Molise is one of Italy’s smallest regions and was declared independent from Abruzzo as recently as 1963. Molise is almost completely covered with mountains, including the areas closest to the coast. Despite the cold winters, agriculture remains a thriving industry. In addition to wine, olive, wheat, corn and tobacco are all grown in here.
Molise was first occupied by the Sanniti people, and was then taken over by the Romans despite the valiant efforts of the inhabitants. The history of the region mirrors that of Abruzzo and was dominated by the Lombards, the Franks and then by the Normans, who gave the region its name.
Molise was first considered a part of Campania, then Puglia, before becoming a province of Abruzzo. The region has always suffered from emigration, especially in the nineteenth century.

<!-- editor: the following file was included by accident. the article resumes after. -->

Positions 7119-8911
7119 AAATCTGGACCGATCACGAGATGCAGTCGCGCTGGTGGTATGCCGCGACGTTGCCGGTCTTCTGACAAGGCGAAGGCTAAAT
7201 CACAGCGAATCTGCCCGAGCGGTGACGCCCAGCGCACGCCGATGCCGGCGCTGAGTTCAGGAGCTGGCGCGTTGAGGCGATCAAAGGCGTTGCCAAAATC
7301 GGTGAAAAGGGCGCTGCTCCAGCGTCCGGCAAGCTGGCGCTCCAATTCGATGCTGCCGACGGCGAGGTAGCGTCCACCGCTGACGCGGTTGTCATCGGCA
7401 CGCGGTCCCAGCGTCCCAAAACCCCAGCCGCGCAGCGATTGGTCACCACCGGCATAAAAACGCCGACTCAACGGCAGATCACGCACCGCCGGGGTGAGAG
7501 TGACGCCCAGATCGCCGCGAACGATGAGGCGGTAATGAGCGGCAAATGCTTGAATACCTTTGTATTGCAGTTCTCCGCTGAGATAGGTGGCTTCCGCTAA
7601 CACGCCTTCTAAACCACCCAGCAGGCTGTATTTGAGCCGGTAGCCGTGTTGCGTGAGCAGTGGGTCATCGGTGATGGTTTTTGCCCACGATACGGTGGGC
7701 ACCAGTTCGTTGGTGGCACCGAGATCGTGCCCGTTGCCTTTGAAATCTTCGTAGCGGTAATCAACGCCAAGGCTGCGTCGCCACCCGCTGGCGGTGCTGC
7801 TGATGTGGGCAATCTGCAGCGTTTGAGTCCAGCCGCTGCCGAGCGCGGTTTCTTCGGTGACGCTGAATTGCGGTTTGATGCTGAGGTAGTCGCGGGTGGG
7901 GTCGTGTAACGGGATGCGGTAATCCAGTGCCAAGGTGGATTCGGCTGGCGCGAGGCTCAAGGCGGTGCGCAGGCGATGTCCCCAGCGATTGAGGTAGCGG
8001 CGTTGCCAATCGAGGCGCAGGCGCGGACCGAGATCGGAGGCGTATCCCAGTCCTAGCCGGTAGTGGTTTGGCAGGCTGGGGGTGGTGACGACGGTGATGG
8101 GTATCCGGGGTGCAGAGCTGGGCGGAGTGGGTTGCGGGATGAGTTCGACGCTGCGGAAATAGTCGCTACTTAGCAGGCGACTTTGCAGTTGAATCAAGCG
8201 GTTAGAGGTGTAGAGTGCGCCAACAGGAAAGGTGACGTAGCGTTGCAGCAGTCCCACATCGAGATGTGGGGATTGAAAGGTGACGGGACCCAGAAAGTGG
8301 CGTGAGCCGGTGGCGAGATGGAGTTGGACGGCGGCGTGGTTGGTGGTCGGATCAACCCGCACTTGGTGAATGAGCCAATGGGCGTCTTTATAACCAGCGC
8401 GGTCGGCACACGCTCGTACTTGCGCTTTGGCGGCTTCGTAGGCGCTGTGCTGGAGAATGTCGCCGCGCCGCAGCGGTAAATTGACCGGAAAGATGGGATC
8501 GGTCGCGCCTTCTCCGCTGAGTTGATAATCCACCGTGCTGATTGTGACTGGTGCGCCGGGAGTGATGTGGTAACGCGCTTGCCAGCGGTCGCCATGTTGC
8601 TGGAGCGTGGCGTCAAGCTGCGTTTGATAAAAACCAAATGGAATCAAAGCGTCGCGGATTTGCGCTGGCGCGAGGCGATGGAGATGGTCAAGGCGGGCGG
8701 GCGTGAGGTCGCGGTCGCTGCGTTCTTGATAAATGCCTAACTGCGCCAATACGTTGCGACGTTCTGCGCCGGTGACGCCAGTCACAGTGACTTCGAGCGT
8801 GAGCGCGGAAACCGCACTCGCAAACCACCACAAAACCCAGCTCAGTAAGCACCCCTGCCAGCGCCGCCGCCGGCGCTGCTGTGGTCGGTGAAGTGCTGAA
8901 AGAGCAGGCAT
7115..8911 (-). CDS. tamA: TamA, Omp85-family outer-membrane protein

Molise was the only region in Italy to come under the rule of Sicily. The Sicilian influence is evident in the region’s gastronomic culture. Sheep are an important to the regional economy, as it is in many other regions in southern Italy. You will find that the lamb dishes are very similar to the recipes of Abruzzo. In Molise, pigskin is often used to make sauces for pasta.
The types of pasta you find here are resemble what you find in the neighboring regions. Cavatieddi and Sagne are two popular pasta shapes that come from Puglia. The Puglian influence is also noticeable in the regional custom of pairing cheese and fish, as in the recipe for stuffed, broiled mussels.
The local cheeses are primarily made from sheep’s milk and include names like Pecorino, Scamorza, Caciocavallo and Provolone. Ventricina, the pork sausage typically found in Abruzzo, is produced in Molise as well. Here is the seasoned with fennel seeds and peperoncino.
In Molise, many of the traditional desserts are made with an intense, aromatic olive oil.